Author Archive: Brian McGinnis

South Jersey Menendez Campaign Kickoff

Disclosure: I am an intern with the Menendez for Senate campaign.

That said,

Please join United States Senator Bob Menendez as he kicks off his campaign to Stand Up For New Jersey and Stand Up To Washington.

Thursday, June 1st at 2:30 P.M.
Collingswood Community Center
30 W. Collings Ave.
Collingswood, NJ

To RSVP and for directions, please email or call (732) 266-6668

Hope to see a lot of you there!


Last summer, the House of Representatives voted on H.R. 810, the Stem Cell Research Enhancement Act. This bill was introduced by Rep. Mike Castle, Delaware’s at-large, Republican representative, who has a widely-established reputation throughout Delaware as a Republican moderate who frequently works in a bipartisan way. Castle’s MO on the stem cell bill was apparent; despite fierce opposition from party leaders and the President, the Stem Cell bill passed in June 2005 by a vote of 238-194. Though a smattering of moderate Republicans defected to vote “aye”, Democrats provided the bulk of the bill’s momentum, ensuring its passage.

The Castle Bill is very easy to understand. Its main legislative effects can be summarized in three sentences, which outline the conditions by which the government can authorize funding for stem cell research:

(1) The stem cells were derived from human embryos that have been donated from in vitro fertilization clinics, were created for the purposes of fertility treatment, and were in excess of the clinical need of the individuals seeking such treatment.

(2) Prior to the consideration of embryo donation and through consultation with the individuals seeking fertility treatment, it was determined that the embryos would never be implanted in a woman and would otherwise be discarded

(3) The individuals seeking fertility treatment donated the embryos with written informed consent and without receiving any financial or other inducements to make the donation

As is apparent to anyone who reads these conditions, this bill is clearly in the mainstream. In fact, the Senate version of the bill was sponsored by that well-known liberal, Sen. Orrin Hatch (R-UT). But, the bill hasn’t been passed in the Senate, because the Republican leadership there is afraid to get its incumbents, a number of whom are in serious danger of losing in November, on the record on stem cells.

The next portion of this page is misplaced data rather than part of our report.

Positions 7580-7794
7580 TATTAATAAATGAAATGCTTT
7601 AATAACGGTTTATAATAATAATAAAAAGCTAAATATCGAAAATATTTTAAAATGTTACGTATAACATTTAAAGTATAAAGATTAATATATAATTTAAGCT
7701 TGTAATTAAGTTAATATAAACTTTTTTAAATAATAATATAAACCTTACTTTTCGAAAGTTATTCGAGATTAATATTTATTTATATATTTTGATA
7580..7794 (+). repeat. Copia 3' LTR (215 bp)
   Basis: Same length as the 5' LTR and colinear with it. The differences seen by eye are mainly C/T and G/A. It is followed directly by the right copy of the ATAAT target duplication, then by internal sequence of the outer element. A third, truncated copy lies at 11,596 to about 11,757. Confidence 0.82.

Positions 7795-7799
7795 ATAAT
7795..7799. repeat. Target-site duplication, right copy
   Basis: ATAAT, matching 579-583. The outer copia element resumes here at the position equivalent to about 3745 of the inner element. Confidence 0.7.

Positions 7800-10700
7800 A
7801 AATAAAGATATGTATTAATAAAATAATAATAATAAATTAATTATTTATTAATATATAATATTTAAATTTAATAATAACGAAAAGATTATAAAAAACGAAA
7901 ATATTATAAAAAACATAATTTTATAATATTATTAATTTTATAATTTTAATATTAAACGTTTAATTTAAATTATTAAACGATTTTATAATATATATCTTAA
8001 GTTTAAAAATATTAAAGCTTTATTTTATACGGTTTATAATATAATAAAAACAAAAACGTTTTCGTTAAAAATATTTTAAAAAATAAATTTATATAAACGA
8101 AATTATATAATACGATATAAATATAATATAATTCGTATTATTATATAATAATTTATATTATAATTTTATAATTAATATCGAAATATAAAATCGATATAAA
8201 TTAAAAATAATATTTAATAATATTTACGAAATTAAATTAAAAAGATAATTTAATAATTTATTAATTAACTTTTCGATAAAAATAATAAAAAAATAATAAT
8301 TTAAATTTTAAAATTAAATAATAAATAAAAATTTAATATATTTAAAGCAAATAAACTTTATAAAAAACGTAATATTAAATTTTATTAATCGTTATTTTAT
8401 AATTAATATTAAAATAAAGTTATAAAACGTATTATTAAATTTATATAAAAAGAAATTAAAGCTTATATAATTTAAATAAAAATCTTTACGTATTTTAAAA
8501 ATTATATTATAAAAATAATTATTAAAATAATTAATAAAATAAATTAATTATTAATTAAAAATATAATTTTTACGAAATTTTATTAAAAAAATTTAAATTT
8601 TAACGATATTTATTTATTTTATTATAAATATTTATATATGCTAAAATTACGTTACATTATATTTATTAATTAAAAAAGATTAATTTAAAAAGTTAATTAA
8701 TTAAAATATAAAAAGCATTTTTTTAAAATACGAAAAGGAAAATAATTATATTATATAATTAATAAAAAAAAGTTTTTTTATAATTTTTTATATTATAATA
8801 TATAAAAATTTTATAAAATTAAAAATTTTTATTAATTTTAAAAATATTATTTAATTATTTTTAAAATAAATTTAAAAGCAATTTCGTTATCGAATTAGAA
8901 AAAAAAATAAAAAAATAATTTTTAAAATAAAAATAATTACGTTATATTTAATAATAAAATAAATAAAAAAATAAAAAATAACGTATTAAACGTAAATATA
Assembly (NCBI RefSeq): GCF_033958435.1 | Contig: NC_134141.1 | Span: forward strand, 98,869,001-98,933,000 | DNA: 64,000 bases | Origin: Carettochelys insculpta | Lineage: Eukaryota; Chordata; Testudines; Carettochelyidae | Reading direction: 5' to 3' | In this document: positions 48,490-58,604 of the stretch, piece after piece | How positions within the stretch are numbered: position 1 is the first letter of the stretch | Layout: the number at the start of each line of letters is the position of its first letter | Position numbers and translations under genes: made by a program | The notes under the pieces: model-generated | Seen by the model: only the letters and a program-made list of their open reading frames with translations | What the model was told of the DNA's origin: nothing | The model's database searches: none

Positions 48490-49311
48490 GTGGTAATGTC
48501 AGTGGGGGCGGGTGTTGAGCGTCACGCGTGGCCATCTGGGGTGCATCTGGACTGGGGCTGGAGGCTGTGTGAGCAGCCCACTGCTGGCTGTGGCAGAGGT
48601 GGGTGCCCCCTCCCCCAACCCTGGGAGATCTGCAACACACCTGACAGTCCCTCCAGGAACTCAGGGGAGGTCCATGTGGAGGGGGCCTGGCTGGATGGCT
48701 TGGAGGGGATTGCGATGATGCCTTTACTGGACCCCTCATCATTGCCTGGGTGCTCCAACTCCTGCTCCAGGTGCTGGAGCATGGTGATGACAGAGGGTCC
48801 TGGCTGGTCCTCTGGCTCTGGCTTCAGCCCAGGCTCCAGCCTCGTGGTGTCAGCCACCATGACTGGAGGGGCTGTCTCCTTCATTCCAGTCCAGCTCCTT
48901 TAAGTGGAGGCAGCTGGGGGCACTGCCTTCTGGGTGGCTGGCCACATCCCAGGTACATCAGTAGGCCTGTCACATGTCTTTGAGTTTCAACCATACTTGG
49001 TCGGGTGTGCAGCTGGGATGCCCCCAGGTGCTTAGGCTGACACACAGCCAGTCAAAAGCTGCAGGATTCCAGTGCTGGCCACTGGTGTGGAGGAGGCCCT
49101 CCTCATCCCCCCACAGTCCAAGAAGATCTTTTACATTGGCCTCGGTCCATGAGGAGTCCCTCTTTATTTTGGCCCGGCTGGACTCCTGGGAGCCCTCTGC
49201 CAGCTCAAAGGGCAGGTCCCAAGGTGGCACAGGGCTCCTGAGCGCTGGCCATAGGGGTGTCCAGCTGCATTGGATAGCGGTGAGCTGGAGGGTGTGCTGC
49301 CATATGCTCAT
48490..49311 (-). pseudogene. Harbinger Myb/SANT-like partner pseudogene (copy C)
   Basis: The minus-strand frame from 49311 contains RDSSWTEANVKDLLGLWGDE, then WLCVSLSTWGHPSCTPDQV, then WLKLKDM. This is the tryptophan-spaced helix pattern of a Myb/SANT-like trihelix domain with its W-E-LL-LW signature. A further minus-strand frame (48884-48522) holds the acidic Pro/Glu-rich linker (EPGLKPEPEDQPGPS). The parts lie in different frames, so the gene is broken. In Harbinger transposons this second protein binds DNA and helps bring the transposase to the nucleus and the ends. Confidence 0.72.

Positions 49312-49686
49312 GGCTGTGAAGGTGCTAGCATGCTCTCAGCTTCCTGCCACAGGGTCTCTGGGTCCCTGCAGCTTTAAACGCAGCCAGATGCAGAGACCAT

The Politics of Syringe Exchange Part 2 of 4: Relevant Legislation

In my preceding post, I mentioned that Syringe Exchange Programs (SEP), which are commonly referred to as “needle exchange” programs, would be legalized under a bill currently pending in the New Jersey Legislature.  The bill aims to legalize SEP for the purposes of reducing infection with HIV and other deadly diseases through needle sharing.  This bill, sponsored by Senators Gill and Gormley, is titled the Bloodborne Disease Harm Reduction Act (S. 494). 

The Gill/Gormley bill has several important effects.  On a macro (state) level, it instructs the Commissioner of Health and Senior Services to develop regulations and requirements by which municipalities may operate SEP.  Also established is the application process by which interested municipalities may request authorization to develop SEP.  Finally, the Commissioner is directed to “support and facilitate…the linkage of SEP to…health care services, including mental health and substance abuse treatment, to consumers participating in any such program.”

While the Commissioner must develop regulations by which authorized SEPs operate, the bill also prescribes some specific requirements that SSAP must meet.  More on these below.

The Voting Rights Act (My Email to Rep. Saxton)

In 2007, provisions of the Voting Rights Act of 1965 are set to
expire. The Voting Rights Act is a crucial piece of civil rights legislation that protects all Americans from unfair obstacles to voting. NJ in particular, is one of 31 states, that will be drastically affected by this expiration.

This is because section 203 of the act, which guarantees relevant assistance to Americans with limited English, is among those provisions set to expire.

I just sent an email to my congressman, Rep. Jim Saxton (R-NJ03). Check it out below the fold. I’d encourage you to send similarly-minded emails or letters to your representatives.

The Politics of Syringe Exchange Part 1 of 4: Facts & Stats

Syringe Exchange Programs (SEP), are commonly referred to as “needle exchange” programs. These programs allow and facilitate intravenous drug users’ access to sterile syringes for the purposes of blood-borne disease prevenion. However, SEP are currently prohibited under NJ law. Senator Gill’s bill, the Bloodborne Disease Harm Reduction Act (S. 494) would legalize these programs.

Here is some of the crucial text from the bill, to help readers understand exactly why this bill is absolutely neeeded, and right now. All emphasis (bold, italics) is mine:

Saxton Votes Against Abramoff investigation

Earlier in April, the House voted on a simple privileged resolution offered by House Minority Leader Pelosi (D-CA).  That resolution, H.Res 762, contained a substantive function of only one sentence:

Resolved, That the Committee on Standards of Official Conduct shall immediately initiate an investigation of the misconduct by Members of Congress and their staff implicated in the scandals associated with Mr. Jack Abramoff’s criminal activity.

The resolution simply states that the House Ethics Committee shall begin investigating any Member of Congress caught in Jack Abramoff’s criminal web of corruption.  What would this investigation mean exactly?  Let’s get back to basics for a minute.